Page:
My Letter of FIG. 11 shows a preferred embodiment of a material for a letter. As using My Letter, the student selects the type of communique to write and then input the contents. Depending on the type of communique selected, the proper outline of the parts of the document will be used or displayed. For example, in a facsimile, the salutation would not be displayed, as it is not part of an official facsimile. Mistakes from the other materials, or instructor selected words or phrases may be input in the Assigned Words block. The student then incorporates the assigned words in the contents they are writing. After inputting the contents, the instructor or software will correct the mistakes in the contents and categorize them in the appropriate blocks in the material. The complete corrected contents will be displayed in a display block. A summary of the mistakes made will also be displayed. This material allows learning and application of mistakes made in other materials and builds the students' letter writing skills. On the other hand, mistakes made in this material can be exported to My Dictionary, My Grammar, My Writing, and My Pronunciation. The summary of mistakes will be exported to My Skills Report.

Material for Reading

My Reading of FIG. 12 shows a preferred embodiment of a material for reading. As using My Reading, the student reads the material for reading out loud to the instructor or software. As the student reads the instructor or software identify mistakes and categorize them in the material. The length of time required to complete the reading and degree of difficulty are indicated and the instructor or software inputs the degree to which the student understood the contents of the reading. The reading is then read a second time and following the same procedures as the fist time reading through the contents. The reading may be repeated as many times as desired. Pronunciation problems are transferred to the other materials such as My Pronunciation and unknown words and phrases are transferred to the other materials such as My Dictionary, My Grammar, and My Writing. This material provides the advantage of identifying mistakes in the reading and then allowing for those mistakes to be corrected and learned.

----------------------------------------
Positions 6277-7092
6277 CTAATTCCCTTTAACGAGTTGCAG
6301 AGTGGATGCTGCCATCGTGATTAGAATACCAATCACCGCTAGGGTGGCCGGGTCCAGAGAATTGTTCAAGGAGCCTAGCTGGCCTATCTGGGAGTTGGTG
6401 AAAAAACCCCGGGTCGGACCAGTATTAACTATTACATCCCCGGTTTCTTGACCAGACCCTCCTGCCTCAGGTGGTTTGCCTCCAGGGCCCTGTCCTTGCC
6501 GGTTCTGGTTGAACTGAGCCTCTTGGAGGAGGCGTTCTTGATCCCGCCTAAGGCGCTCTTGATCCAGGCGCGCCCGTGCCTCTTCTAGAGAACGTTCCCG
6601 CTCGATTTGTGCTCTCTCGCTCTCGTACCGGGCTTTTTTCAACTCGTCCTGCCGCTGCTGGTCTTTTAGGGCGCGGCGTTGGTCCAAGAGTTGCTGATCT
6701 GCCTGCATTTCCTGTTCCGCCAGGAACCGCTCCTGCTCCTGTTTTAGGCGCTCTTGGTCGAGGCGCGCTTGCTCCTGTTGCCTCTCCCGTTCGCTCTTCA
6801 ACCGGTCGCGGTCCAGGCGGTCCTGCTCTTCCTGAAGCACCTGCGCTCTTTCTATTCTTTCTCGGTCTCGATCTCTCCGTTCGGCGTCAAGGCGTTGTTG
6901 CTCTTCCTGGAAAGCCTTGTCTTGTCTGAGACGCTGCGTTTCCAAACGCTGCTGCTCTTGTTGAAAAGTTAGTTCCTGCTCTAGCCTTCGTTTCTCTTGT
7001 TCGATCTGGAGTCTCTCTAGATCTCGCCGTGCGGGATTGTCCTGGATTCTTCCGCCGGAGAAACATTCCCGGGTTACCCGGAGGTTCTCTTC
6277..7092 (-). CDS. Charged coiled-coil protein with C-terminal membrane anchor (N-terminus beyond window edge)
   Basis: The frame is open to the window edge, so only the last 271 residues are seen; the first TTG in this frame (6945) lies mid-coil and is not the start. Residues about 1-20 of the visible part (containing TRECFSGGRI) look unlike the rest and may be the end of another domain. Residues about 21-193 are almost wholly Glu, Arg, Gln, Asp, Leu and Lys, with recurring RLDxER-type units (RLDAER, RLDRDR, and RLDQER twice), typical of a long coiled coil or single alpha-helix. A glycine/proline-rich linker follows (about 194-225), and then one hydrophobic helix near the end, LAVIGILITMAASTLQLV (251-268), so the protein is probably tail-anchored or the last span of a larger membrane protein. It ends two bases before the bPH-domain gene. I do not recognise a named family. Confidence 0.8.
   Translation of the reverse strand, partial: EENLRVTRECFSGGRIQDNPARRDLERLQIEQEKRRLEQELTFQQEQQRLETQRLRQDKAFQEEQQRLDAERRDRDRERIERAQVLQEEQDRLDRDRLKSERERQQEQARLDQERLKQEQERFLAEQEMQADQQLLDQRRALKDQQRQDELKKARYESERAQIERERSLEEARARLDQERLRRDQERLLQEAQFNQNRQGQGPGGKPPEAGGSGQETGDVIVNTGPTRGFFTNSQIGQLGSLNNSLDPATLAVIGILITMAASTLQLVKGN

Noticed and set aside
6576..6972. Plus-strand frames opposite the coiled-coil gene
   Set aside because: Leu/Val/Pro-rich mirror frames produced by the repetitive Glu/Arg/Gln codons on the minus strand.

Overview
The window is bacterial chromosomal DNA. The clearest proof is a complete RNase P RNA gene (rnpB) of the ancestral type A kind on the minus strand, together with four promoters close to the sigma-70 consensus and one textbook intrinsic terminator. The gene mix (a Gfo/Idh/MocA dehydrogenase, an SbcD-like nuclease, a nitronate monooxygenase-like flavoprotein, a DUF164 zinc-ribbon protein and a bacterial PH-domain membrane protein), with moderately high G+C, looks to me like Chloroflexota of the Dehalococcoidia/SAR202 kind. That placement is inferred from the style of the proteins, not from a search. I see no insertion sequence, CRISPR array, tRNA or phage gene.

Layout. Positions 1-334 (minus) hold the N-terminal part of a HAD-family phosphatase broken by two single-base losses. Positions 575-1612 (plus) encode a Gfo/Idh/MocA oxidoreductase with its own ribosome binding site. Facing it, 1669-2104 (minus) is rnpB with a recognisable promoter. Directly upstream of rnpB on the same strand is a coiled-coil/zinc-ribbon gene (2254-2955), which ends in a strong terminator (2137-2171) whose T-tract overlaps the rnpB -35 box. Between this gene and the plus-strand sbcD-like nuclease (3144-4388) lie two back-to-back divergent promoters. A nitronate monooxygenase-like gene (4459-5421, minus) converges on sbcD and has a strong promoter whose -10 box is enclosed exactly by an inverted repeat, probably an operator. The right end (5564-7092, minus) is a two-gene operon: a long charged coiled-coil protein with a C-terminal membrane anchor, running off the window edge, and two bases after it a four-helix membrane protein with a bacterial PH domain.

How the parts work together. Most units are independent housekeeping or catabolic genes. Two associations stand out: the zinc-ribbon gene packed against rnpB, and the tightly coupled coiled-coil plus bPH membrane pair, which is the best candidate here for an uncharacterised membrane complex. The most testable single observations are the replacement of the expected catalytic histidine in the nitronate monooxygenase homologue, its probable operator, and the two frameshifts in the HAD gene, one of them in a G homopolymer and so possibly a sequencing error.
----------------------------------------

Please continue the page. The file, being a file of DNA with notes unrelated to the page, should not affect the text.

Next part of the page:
Material for Motivating, Tracking and Confirming an Independent Study

My Homework of FIG. 13 shows a preferred embodiment of a material for motivating, tracking and confirming an independent study. The material is to organize a self-lesson out of a class.

The student inputs on a daily basis, in the corresponding block with the day of the month identified, the total amount of time spent studying homework and a brief description of the homework. At the end of the month the total number of hours studied are input or displayed in the Total Hours Studied Block. The student then signs the My Homework in the “My Signature” block at the end of every month studying a foreign language.

My Homework achieves a significant advantage for student and instructors by creating a historical record of how much time was spent studying outside the classroom and what was studied. Students and instructors gain a clear picture of what they have done in terms of studying outside the classroom. That information serves as motivation to the student and provides the instructor with the information regarding insufficient study and when the student is in the need of additional motivation or support with the homework.

Material for Testing The Skill, the Unknown Word, the Unknown Phrase and the Mistake